It is incredible what deep learning has accomplished in the last few years. And although we have been able to see near perfect recall in finding pornography with our current work there is an explosion of new topics we are training on. Further, the subtleties you outline are key.

I look forward to two changes to resolve this:

  1. I call on networks to trust that their users have resilience. It is not imperative to find everything just the worst. If all content can be sorted by maybe bad to absolutely bad we can then draw a line in the sand and say these cannot be unseen and these the community will find. In so doing we don’t have to wait for technology to reach perfection nor wait for users to report things we already know are bad. Let computers do what they do well and let humans deal with the rest.
  2. I call on users to be patient. Yes, sometimes in our ambition to prevent harm we may find a Holocaust photo. We know this is terrible but we ask for your patience. Computer vision is like a child still learning. A child that sees that image for the first time is still deeply impacted and is concerned. Join us to report these problems and to help train the system to mature and discern.

However, you are right that many more strides need to happen to get this to where it needs to be. We need to call on the world’s greatest thinkers. Of all the hard problems to solve, our next one is child pornography (CSAM). Some things cannot be unseen. There are things when seen re-victimize over and over again. We are the first to gain access to hundreds of thousands of CSAM material and train deep learning models on them with CEASE.ai. We are pouring millions of dollars and putting the best minds on this topic. It is a problem that must be solved.

And before I move on I want to give a shout out to your incredible team whom I have had the chance to volunteer at hack-a-thons with and who have helped me think through how to get this done. Your company commitment to social good is outstanding and they have helped many other companies and not for profits.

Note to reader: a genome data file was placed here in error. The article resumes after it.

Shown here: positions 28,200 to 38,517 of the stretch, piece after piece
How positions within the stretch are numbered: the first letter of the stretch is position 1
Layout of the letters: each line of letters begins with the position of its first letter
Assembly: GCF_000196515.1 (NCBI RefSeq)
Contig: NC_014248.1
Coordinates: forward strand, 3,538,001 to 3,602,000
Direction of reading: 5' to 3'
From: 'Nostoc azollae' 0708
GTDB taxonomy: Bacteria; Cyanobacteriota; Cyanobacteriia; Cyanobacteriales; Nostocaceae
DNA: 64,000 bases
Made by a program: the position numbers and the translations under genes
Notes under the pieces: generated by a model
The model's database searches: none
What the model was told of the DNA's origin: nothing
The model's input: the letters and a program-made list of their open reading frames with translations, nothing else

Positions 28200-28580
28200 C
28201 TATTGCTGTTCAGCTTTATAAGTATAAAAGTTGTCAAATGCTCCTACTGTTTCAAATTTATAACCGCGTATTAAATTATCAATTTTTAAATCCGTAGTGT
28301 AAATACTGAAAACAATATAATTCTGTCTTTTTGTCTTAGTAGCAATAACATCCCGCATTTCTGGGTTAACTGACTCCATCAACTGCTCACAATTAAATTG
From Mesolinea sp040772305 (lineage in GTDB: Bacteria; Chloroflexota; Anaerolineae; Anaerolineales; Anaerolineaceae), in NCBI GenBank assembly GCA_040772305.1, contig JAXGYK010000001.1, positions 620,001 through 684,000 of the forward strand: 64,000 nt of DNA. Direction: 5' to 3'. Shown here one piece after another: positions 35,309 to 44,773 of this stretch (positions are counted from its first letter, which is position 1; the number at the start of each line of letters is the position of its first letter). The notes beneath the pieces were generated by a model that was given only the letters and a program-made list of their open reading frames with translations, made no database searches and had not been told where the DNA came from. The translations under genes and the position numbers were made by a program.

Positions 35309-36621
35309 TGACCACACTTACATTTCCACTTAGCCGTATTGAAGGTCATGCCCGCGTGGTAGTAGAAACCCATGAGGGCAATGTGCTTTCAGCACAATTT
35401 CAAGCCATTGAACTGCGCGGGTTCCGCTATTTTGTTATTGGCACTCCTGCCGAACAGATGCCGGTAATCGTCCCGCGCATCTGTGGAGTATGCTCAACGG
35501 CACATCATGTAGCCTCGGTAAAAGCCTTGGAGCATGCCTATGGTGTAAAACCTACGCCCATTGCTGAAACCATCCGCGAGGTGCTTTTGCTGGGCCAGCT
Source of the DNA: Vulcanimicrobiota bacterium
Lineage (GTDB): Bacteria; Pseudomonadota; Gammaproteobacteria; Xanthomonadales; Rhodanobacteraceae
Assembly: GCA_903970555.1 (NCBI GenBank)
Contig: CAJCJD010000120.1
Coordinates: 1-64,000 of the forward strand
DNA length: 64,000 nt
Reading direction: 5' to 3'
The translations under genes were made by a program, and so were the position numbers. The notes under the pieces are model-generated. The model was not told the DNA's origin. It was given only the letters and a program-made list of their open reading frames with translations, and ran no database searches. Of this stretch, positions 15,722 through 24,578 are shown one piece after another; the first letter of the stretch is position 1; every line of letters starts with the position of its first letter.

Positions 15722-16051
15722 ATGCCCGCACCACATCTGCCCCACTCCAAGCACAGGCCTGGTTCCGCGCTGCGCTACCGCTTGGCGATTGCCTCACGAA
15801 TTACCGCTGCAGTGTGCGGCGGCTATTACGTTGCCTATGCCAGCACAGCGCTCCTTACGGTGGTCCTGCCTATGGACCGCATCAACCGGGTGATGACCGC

“The guiding principles are that the Community Standards should reflect the cultural norms of our community, that each person should see as little objectionable content as possible, and each person should be able to share what they want while being told they cannot share something as little as possible. The approach is to combine creating a large-scale democratic process to determine standards with AI to help enforce them.”

That is cool. I have got a couple of the main pieces needed for that completed if you need them.

“The idea is to give everyone in the community options for how they would like to set the content policy for themselves. Where is your line on nudity? On violence? On graphic content? On profanity?”

I had the chance to swing by Twitter 18 months ago. I took their sample firehose and have been running it through our system. We label each message across 1.8 million of our signatures, then put together a quick demo of what it would be like if you could turn off the toxicity on Twitter. It shows low, medium, and high-risk. I would not expect to see anything severe on there, as they have recently tried to clean it up.

My suggestion to Twitter was to allow each user the option to choose what they want to see. The suggestion was that a global policy gets rid of clear infractions against terms of use for content that can never be unseen such as gore or CSAM. After the global policy is applied, you can then let each user choose their own risk and tolerance levels.

We are committed to helping you and the Facebook team with your mission to build a safe, supportive, and inclusive community. We are already discussing ways we can help your team, and we are always open to feedback. Good luck on your journey to connect the world, and hope we cross paths next time I am in the valley.

Sincerely,
Chris Priebe
CEO, Two Hat Security

 

Originally published on Medium